Speaking both as a teacher and as an activist, the single most difficult thing for people to learn is the significance of systems. People are so accustomed to the notion that individuals determine everything - they are, after all, taught this constantly by popular culture, the political and economic system, and by all too much of education - that there is substantial resistance to grasping systems’ centrality. Even those who endorse the primacy of systems (e.g., sociologists) mostly do not consistently apply this principle in their work or in their personal lives.

You can find many academics’ books and articles, for example, which do a tremendous job of laying out how systematic racism, sexism, class, economic exploitation, etc., are and how they structurally determine people’s lives. Yet when these authors get into offering solutions to these systemic problems they almost all offer prescriptions for solving these intractable problems in non-systemic ways. Since the problems are systemic in nature - which they have devoted 90% of their writing to showing - these problems cannot possibly be solved following non-systemic routes. Their prescriptions are therefore entirely illogical and will never work. The only way to solve system-level problems is to replace those problematic systems with radically different systems.

Why should this be so hard for even those who make it their profession to study the systemic nature of these problems? The primary answer is that even intellectuals whose stock and trade is ideas are hemmed in in their thinking by the reigning system’s power. It’s one thing to identify, chronicle, and decry the terrible injustices of the existing system’s operations. It’s another thing altogether to advocate what amounts to a revolution to change that system. For that is what a radical systemic change is: a revolution. Most people, even radically minded intellectuals, shrink from the logical conclusion to their piercing critiques because the ramifications of their investigations means that they have to put themselves in open opposition to existing authorities. And that, most people are unwilling to do, at least under the circumstances that exist most of the time where an insurgent, revolutionary movement is not present. It takes particularly brave individuals to buck convention. Humanity relies disproportionately for its fate on the role of these particularly brave individuals.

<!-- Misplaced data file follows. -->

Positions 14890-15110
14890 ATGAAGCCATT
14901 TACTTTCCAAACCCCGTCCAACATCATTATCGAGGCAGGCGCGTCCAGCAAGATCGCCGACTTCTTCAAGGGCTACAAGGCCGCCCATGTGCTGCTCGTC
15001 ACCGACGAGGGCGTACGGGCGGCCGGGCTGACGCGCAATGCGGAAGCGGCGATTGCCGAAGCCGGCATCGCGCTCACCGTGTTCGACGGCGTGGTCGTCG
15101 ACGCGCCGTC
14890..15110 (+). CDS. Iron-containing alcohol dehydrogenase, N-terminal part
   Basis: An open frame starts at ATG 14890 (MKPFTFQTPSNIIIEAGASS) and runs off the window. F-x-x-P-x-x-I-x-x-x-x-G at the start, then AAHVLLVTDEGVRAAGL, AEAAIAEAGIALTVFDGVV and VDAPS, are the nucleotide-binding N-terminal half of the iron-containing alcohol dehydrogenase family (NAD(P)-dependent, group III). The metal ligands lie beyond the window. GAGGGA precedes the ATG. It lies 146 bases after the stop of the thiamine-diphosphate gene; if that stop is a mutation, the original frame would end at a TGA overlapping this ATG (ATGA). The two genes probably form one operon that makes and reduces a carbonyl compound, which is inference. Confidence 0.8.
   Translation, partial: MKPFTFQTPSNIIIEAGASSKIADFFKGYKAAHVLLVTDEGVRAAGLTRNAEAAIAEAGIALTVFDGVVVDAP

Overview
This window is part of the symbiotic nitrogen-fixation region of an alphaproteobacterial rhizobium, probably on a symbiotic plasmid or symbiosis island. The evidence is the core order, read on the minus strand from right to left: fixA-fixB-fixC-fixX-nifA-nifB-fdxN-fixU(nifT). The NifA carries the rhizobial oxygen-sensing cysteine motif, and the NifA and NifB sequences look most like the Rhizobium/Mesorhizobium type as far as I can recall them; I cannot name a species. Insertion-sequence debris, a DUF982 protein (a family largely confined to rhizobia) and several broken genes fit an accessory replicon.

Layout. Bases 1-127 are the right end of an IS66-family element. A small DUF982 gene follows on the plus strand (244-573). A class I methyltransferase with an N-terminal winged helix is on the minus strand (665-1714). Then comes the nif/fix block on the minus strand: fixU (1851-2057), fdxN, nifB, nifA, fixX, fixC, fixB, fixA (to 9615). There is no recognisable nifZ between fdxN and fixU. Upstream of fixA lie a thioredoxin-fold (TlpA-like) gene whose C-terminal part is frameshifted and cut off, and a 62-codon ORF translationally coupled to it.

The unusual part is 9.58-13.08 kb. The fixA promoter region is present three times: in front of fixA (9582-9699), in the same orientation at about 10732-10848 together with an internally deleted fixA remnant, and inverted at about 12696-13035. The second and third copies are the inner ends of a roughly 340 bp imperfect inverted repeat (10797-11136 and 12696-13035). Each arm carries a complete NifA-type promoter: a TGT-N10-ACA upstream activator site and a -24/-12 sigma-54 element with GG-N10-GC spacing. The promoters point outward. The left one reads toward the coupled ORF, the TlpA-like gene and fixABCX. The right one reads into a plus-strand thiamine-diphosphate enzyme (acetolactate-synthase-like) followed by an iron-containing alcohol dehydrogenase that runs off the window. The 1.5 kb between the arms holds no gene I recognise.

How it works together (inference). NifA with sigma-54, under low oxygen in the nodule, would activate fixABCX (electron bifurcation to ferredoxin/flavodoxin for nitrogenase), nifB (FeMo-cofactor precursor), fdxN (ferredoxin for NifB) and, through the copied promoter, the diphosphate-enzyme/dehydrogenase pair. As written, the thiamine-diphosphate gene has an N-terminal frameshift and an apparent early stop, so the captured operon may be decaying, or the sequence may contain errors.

There is another reason why seeing systems’ centrality is so hard for so many people. You have to think and analyze things scientifically to be able to recognize the hidden working of systems on people’s thinking and actions. This is because systems are not obvious to the eyes, any more than culture is obvious in its impact on people’s behavior. Culture is a system that governs how people in a given culture will interact with each other. The rules for that culture are largely unwritten and operate to the untrained eye in invisible ways. Culture as a system is as invisible to most people as water is to fish. If you were to ask a fish what water is and if the fish could understand your question, it would look at you with its big eyes and think to itself, “what are you talking about?” since water is invisible to fish. You would have to have been a fish that had briefly been out of the water where it could no longer breathe for it to grasp the elementary yet elusive fact that water is what it lives in.

Applying the methods of science and thinking scientifically is not something that people can learn to do merely through life experience. It is not something that most people can learn how to do through reading even a lot of books, although some people discover this that way. Grasping scientific principles such as the existence of systems that exist above the individuals in them and that powerfully shape how people think and act without individuals being conscious of this is not something that is easily learned by most people. Many sociology students – people who are actually studying the science of sociology - are unfortunately still unaware of the cardinal importance of systems. Some of them even explicitly reject the idea of sociology as a science and believe that sociology is no better than a belief system akin to religion.


* Notice that the term "working class" is never used by Democrats ever, even by a so-called "socialist!" A fine socialist Sanders is, who cannot even mention ever the "working class" who are supposed to be your primary audience and who you are doing what you are doing on behalf of most of all if you are indeed a socialist.